So what does Ana think, she'll be with Christian, but she'll live in a shack in poverty on the back 40 while he resides in the lavish mansion? Aaaarrrggghhhh. Wealth is his way of life. Embrace it. Or if you can't embrace it, get over it and quit whining. Money might not buy happiness, but it can make life a lot more pleasurable. And techno-gadgets are fun. Just go with it, already.
Basically Ana whines, "Oh, don't buy me nice things, because it makes me feel like a whore."
What-the-fuck-ever. You ARE having sex with him, sometimes crazy-bondage sex, so accept the gifts. He doesn't think you're a whore, he just has money and is accustomed to spending it. He's being NICE for God's sake. Sheesh.
Lastly - why does Ana have to be mousey and homely? Perfectly normal girls can be pretty, too.
This is the primo sign of a Mary Sue character - "oh, I'm not all that pretty or stylish and I don't wear make-up, and I'm just so plain, especially compared to my roommate/sister/cousin/best friend."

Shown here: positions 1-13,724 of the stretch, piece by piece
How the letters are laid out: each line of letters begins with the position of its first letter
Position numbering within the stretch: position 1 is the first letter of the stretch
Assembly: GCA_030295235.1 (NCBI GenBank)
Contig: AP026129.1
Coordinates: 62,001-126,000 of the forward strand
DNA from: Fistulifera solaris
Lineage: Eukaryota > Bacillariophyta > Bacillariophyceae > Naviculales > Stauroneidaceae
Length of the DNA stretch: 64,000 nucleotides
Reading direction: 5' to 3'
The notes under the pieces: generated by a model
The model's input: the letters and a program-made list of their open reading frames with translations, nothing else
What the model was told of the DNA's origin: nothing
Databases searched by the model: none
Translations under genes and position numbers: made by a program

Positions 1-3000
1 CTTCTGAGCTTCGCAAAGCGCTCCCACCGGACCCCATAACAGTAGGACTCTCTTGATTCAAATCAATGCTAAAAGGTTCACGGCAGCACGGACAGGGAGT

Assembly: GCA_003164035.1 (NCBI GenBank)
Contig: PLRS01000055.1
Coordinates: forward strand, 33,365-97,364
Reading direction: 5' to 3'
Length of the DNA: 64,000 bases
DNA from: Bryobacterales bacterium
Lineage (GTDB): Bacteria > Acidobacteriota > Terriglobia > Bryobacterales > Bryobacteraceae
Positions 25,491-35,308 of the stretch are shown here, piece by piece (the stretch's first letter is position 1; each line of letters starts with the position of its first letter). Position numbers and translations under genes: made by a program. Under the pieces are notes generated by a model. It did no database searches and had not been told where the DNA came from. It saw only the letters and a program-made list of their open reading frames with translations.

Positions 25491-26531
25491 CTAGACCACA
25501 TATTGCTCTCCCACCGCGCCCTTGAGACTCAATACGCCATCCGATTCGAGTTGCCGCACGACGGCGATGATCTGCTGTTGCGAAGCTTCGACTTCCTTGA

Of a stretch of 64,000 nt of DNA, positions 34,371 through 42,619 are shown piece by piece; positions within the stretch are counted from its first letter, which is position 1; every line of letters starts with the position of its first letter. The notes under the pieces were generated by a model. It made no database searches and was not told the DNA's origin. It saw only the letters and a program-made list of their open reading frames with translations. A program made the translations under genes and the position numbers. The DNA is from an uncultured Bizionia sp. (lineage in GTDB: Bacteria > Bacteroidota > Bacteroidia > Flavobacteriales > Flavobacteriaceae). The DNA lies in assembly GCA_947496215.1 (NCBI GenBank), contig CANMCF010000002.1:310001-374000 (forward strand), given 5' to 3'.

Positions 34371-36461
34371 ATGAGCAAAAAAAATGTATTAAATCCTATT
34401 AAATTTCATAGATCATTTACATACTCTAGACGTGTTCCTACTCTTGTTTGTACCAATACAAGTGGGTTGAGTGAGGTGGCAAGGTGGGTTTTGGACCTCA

The truth is that people are attracted to others who have similar status. And when I say "status" I'm not talking about wealth. I'm talking about self-esteem, self-worth, opinion of self, perception of self. I'm not trying to be a c*nt here, but very often plain people hook up with other plain people, beautiful people with beautiful people, ugly people with similarly ugly people, mentally ill people with mentally ill people. Partly it's because that's who they meet in the places they go. Seriously. When you go to Walmart, or a restaurant, or a club - check out the couples. Sometimes it's funny.
But again, when you consider Christian - the rules may change of course, but he does have some social esteem to uphold, so I can't imagine he'd claim as a girlfriend a girl who is as out-right unattractive as Ana seems to perceive herself.